The first year was very hard for me since I had missed a year of studying and I had very bad grades. I also started to work for Melódiák1 in Miskolc. I distributed newspapers every morning, sold telephone-subscriptions as an agent in the afternoons, stuffed envelopes with advertisements, and took various occasional jobs that I could do with one hand. This was my daily schedule during high school: I woke up at 3:15 every morning, went to Mezőcsát by bus, and distributed the newspapers. Then I went to school, where I stayed until about 13:30. I sold phone-subscriptions during the afternoon, then went home and did the shopping and cooking, because my grandmother was ver y ill at the time. Afterwards, I sat down and studied during the evening and night, like other students, but it was hard for me, because we did not have electricity. It had been turned off because we could not pay the bills. My grandmother was a very creative Romani woman with great practical knowledge; she knew how to compensate for the lack of these modern technical things. She made “tatarka,” which meant that she put a piece of cloth in a spoonful of grease and lit it. I studied by this light. Then my kind history teacher paid our electricity bill, so the power was turned on.
Our average monthly income was about 18,000 forints (approximately 75 euros) – the disability pension of my father plus the family aid2 we received. It was hardly enough for food, and we could not spend it on anything else. My history teacher had two daughters who were about the same age as me and I got a lot of dresses from them. She was very kind to me. Sometimes I spent the night at her house. She helped me a lot during those years. She tutored me in history and helped me prepare for university. I loved going to high school: I had wonderful teachers, and very nice classmates, whom I adored. I would not be here if I hadn’t had those teachers.
I never felt embarrassed because of my situation, and I always studied in order to fight against the poverty and disadvantages I had. In my second year of high school I began preparing to go to college to become a teacher of religion and history, because I am a very religious person. I occasionally volunteered at institutions for the handicapped and elderly. My history teacher quarrelled with me about it a lot, because she thought that I should spend my free time resting or studying instead of volunteering. But I always tried to explain to her that there was nothing more important to me than helping people. But studying and working once led me to complete exhaustion, and I ended up in the hospital.
In my fourth year of high school I participated in a preparatory course for the ELTE University at the Kurt Levin Foundation, a non-governmental organisation. As a third-year high school student, I could successfully apply for a scholarship from the Soros Foundation and this scholarship enabled me to take part in this course. The following year I came to Budapest to attend classes every Saturday. Some university teachers helped us prepare for the entrance exam. My history teacher and my priest encouraged me a lot.
I graduated from high school in June 1999. Though I never thought I would be able to, I managed to get into university, in the faculty of social politics. Now I am a second-year student in Budapest. With the help of my teachers, at the beginning of my studies I got a job at the Secretariat of the Department of Social Politics. In September 2001, I started an additional course of study at the university, so now I study social politics and political theory. I love studying. I always thought it was my only chance to get out of the situation I lived in. I always wanted to be clever and have great knowledge, and this has motivated me through every difficulty. I had a lot of help in this. My father is a wonderful person; he always stands by my side and is very proud of me. I go home to see him every weekend. He still lives under very hard conditions: He receives a disability pension of 14,000 forints (approximately 55 euros) and is seriously ill. He goes to the hospital frequently, so he needs my support.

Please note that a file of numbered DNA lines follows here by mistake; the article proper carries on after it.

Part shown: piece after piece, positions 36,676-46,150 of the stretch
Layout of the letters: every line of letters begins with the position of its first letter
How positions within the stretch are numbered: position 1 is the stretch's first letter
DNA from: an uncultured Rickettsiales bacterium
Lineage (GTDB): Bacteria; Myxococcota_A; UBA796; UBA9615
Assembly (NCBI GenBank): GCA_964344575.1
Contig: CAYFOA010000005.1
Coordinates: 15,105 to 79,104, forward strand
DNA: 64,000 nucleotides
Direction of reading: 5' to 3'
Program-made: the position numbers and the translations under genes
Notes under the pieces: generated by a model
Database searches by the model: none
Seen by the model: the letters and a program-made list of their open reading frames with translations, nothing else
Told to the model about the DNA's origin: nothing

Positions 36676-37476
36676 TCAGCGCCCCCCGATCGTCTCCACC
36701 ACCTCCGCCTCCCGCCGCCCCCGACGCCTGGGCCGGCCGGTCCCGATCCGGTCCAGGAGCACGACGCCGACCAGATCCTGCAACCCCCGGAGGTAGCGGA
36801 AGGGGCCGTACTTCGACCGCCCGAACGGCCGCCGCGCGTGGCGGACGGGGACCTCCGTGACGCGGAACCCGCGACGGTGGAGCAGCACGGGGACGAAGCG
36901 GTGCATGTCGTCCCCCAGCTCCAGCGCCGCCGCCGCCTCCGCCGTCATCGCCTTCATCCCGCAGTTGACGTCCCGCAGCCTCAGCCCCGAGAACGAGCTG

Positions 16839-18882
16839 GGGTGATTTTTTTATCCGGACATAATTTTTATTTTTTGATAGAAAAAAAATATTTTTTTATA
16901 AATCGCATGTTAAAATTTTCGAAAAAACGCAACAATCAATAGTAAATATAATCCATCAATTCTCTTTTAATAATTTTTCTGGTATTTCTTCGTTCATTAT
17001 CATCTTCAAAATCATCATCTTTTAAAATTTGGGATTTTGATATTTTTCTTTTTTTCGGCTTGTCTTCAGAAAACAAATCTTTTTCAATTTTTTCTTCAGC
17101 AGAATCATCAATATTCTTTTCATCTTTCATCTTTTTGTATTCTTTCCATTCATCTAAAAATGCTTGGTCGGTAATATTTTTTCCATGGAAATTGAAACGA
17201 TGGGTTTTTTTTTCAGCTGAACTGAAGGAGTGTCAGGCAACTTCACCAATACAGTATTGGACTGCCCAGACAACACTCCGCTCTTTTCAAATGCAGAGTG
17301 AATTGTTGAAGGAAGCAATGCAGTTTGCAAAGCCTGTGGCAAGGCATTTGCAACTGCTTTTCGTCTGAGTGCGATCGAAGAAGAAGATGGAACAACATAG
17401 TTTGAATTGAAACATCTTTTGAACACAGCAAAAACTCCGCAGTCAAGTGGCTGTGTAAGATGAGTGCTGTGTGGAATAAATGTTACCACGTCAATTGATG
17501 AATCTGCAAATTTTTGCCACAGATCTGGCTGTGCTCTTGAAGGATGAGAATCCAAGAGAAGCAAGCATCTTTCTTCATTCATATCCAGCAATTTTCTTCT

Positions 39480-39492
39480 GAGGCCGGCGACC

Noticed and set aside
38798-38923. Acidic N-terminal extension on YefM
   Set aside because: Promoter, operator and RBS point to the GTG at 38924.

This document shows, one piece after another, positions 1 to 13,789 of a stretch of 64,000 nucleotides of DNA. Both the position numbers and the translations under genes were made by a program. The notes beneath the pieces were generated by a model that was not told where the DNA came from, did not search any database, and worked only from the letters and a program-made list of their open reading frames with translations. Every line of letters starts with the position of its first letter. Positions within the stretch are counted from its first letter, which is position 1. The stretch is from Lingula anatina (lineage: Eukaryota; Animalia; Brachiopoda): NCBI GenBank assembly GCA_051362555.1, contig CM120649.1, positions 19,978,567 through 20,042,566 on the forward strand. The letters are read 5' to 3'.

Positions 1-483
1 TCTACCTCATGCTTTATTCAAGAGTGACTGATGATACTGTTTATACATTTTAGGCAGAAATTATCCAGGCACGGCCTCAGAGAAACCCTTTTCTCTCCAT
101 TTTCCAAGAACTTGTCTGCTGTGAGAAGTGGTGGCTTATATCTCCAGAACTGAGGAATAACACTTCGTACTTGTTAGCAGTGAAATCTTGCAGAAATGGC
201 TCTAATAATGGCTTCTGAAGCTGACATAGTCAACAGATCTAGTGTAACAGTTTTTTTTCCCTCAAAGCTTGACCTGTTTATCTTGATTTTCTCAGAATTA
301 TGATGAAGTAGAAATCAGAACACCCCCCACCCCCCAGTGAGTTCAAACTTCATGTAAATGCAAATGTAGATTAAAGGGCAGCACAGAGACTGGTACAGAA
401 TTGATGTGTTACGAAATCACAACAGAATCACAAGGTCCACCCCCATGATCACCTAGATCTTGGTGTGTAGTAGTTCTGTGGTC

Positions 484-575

I receive a scholarship from the university, from the Foundation for the Hungarian Roma3 and as a member of the Romaversitas.4 In addition, I take free English classes. I also have a personal tutor at the university. Now I am able to live on what I receive and support my father as well.
I have a lot of friends. I live in a student hostel, which is the best place to meet people my age. We frequently spend our free time together, go to the movies, theatre or pubs. Last summer I went to Lake Balaton with some friends. It was one of my dreams to see the lake.
I am trying to continue to live as I did in the countryside, so in my free time I still volunteer. I started as a social worker at the State Institute of Blind People, first dealing with adults, and now also with children. I teach them religion and history and work with mentally disabled children. I want to share with them what I got from God. I am grateful to Him for the many beautiful things I experience in my life.
In the future I would like to work to improve the situation of Roma in society. I consider education a key issue in this. I hope that the knowledge I have received at university and what I have received from God will enable me to help people. It is frequently said that Roma do not want to work, that they are too lazy to work, and that is why they live in bad situations. I know that in my region there was no possibility to work, and if a company did hire a few people, they were not willing to take on Roma. I have also heard about such discrimination here in Budapest. I had a Romani classmate who applied for a dishwasher job at a fast food restaurant and was told they did not need any more people. However, we knew that they hired another friend of ours, a non-Romani student, half an hour later. It is a pity that many people in Hungary do not accept that a Romani university student is good enough to be a dishwasher. Roma cannot take a valuable role in a society that considers them useless.
- Melódiák is a company at the University of Miskolc that provides students with occasional jobs.
- Family aid is a social benefit that each family or single parent is entitled to receive from the Hungarian State for each dependent child, regardless of the economic situation of the family.
- The Foundation for the Hungarian Roma (Magyarországi Cigányokért Közalapítvány) is a foundation established by the Hungarian state in 1995 to support measures taken by the state to reduce disadvantage among Roma in Hungary.
- Romaversitas is a non-governmental foundation that provides financial and professional support for Hungarian Romani students.